Chapter 1 reflection
Religious Approaches to Bioethics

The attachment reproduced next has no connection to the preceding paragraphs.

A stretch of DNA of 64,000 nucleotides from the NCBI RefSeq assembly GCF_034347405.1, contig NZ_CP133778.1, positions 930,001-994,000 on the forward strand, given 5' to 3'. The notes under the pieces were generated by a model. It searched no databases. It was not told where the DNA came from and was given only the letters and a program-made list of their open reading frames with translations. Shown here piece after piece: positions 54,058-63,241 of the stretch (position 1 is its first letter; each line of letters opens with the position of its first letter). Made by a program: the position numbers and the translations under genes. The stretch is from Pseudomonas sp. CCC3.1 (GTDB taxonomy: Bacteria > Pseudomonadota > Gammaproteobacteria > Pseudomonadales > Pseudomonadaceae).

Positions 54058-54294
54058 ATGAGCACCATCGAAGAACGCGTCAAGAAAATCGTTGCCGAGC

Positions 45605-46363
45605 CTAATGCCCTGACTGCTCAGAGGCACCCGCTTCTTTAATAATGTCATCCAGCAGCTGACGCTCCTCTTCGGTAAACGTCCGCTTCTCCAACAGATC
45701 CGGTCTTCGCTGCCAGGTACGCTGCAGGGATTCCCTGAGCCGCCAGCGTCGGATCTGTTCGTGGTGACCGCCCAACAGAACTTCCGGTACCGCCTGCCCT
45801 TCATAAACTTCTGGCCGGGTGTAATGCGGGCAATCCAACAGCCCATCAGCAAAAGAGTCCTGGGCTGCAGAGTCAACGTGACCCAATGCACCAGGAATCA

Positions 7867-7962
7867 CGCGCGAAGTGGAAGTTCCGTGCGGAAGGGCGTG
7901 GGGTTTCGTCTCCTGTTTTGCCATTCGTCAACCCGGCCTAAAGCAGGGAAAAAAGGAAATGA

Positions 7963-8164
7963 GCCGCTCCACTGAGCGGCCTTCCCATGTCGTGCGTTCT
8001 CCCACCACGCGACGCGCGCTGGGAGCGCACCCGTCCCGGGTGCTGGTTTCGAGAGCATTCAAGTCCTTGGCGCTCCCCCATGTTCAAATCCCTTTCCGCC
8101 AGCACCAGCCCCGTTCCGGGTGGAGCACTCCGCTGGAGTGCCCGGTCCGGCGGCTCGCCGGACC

Rae, Scott B. & Paul M. Cox. Biethics: A Christian Approach in a Pluralistic Age. Grand Rapids, Mich.: William B. Eerdmans Publishing Co., 1999. In this chapter, Rae and Cox go straight to point they want to discuss in the whole book which is the “Religious Approaches to Bioethics.” In this chapter, they evaluate and examine how three western religious, Roman Catholics, Protestant, and Jewish viewpoints stand on the issues of bioethics in medicine. The Roman Catholic claim is based on natural law in a sense that “there are objective moral truths that can be known by all human beings.” The protestant takes a different route, and its perspectives are filled with Luther’s idea “the freedom of a Christian” and Jesus’ principles of love. Whereas the Jewish based its approach on three branches: scripture teaching, rabbinic commentaries, and application of scripture principles. As I complete the reading of this chapter, I feel like we have a long way to go in our religious approaches to bioethics. No one seems to have a definite answer where the majority can be in agreement with. Among the three major religious approaches, there many different views, plus within the religion itself there are different views. It sounds more confusing to me than enlighten. We find here that the main Roman Catholic bioethicists William E. May and Richard McCormick are not in agreement with one another. In the protestant camp, there are Paul Ramsey and James Gustafson. While Ramsey is defining what is right on the basis of agape, Gustafson thinks that theology and ethics are connected. But the two Jewish bioethicists Jakobivits and Rosner introduced here in this chapter appear to have more in common between their views. I think the abundance in the religious approaches to bioethics can be a great foundation for the religious world. As we continue to strive for solution, maybe one day one of these ideas will be the main...
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